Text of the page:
Data holds the key to success for numerous businesses and organisations. Companies today gather huge volumes of big data through means such as cloud computing. Sifting the useful parts from the rest, organising, and processing them is a challenging task for many. Statistics indicate that by 2020, every individual will generate around 1.7 megabytes of new data per second. Given this scenario, it becomes imperative to get a better understanding of what big data is all about. Here are some myths about data:
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‘Big’ data refers to the quantity
Here, ‘big’ is not to be taken in the literal sense. Rather than the amount of data, it refers to a certain type of data. Structured and unstructured data sets like Excel sheets or metadata from emails taken together with social media analytics is known as big data. This can help provide a picture of trends taking place within a company.
Data is the final product
Nothing could be further from the truth because data is simply unprocessed raw material which is of no use unless it's translated. This involves data management processes such as storage, validation, and, finally, processing. A large team will be necessary for this process.
Data is perfect
There is no such thing as perfect or clean data. Analysing whatever data you have on hand can help you pinpoint quality problems. Waiting for data to be cleaned will mean putting analysis on hold for a long time and, by that time, that data is likely to be stale. As Megan Beauchemin, Director of Business Intelligence and Analytics for InOutsource, says that since organisations’ data is not clean, they put these efforts on the back burner, which is unnecessary. Organising an analytic application will visually illuminate areas of weakness in data. She adds that a clean-up plan can be put into place once these gaps have been identified. The analytic application can then employ a mechanism to call attention to clean-up efforts and monitor the advancement.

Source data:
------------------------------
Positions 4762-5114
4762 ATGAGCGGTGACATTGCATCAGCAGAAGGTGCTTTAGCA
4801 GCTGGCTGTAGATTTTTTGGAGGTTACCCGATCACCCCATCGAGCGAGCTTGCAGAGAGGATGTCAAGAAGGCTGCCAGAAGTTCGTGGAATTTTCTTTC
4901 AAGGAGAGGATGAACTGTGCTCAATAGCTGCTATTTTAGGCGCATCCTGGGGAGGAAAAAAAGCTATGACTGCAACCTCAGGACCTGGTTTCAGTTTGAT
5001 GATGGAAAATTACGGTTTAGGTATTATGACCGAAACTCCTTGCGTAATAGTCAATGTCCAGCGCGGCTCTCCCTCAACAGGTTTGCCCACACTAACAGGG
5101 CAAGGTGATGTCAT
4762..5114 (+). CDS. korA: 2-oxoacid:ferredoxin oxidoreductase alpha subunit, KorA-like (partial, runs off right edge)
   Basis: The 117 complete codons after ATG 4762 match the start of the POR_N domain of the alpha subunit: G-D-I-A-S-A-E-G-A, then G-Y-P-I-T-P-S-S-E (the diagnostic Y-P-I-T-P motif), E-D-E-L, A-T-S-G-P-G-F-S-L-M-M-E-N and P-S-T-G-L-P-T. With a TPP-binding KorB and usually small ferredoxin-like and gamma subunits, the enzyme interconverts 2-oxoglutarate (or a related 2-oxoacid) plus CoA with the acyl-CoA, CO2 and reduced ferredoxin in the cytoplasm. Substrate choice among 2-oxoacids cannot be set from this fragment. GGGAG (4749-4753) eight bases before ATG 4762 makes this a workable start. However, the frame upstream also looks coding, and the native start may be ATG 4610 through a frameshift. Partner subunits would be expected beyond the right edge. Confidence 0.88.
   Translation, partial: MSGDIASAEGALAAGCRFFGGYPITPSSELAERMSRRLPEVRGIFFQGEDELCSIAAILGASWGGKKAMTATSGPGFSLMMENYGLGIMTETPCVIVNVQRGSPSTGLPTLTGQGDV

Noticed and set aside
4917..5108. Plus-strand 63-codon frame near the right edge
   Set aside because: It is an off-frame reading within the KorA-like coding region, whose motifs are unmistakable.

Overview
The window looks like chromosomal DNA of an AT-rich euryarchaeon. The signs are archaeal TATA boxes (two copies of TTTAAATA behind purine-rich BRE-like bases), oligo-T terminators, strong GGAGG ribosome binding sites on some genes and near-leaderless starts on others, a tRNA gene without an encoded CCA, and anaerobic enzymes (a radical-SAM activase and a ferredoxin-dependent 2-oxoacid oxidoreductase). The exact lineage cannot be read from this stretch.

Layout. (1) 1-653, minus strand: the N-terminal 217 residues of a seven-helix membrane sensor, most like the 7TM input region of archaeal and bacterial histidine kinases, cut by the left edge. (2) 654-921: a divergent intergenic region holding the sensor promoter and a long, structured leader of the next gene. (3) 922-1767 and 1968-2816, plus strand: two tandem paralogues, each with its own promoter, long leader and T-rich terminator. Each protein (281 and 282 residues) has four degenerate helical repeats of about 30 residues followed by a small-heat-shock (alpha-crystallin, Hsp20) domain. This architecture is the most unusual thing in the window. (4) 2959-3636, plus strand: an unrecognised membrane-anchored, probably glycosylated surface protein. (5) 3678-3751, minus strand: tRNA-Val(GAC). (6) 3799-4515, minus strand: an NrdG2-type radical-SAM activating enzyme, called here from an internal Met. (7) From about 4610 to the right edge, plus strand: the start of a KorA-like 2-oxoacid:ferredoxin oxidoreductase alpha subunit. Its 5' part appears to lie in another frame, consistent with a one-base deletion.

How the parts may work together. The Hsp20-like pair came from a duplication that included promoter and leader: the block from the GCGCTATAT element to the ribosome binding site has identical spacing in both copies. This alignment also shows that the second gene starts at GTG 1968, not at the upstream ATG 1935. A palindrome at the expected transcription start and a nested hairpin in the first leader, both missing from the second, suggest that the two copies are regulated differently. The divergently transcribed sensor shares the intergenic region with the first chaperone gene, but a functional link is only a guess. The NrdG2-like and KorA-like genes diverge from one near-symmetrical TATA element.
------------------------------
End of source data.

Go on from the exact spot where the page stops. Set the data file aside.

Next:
Data analysis can be expensive
The large number of free data analysis tools easily available does away with the need for expenses in this segment. Affordable cloud computing has put data analysis within the reach of all.
Human analysts will soon be redundant
The middle path is the perfect solution here. The right combination of machine algorithms and human intelligence is what is required to increase data processing efficiency. The machines can provide answers while data scientists are necessary to provide you with explanations. The presence of human elements in data processing is key to providing real insights.
Last but not least, do not be under the impression that big data analysis is accessible only to large enterprises and multinationals. Small businesses can also develop their own big data strategy to arrive at insights similar to that of larger organisations. The benefits are there, but a small business might take a little longer to fully realise the potential of big data.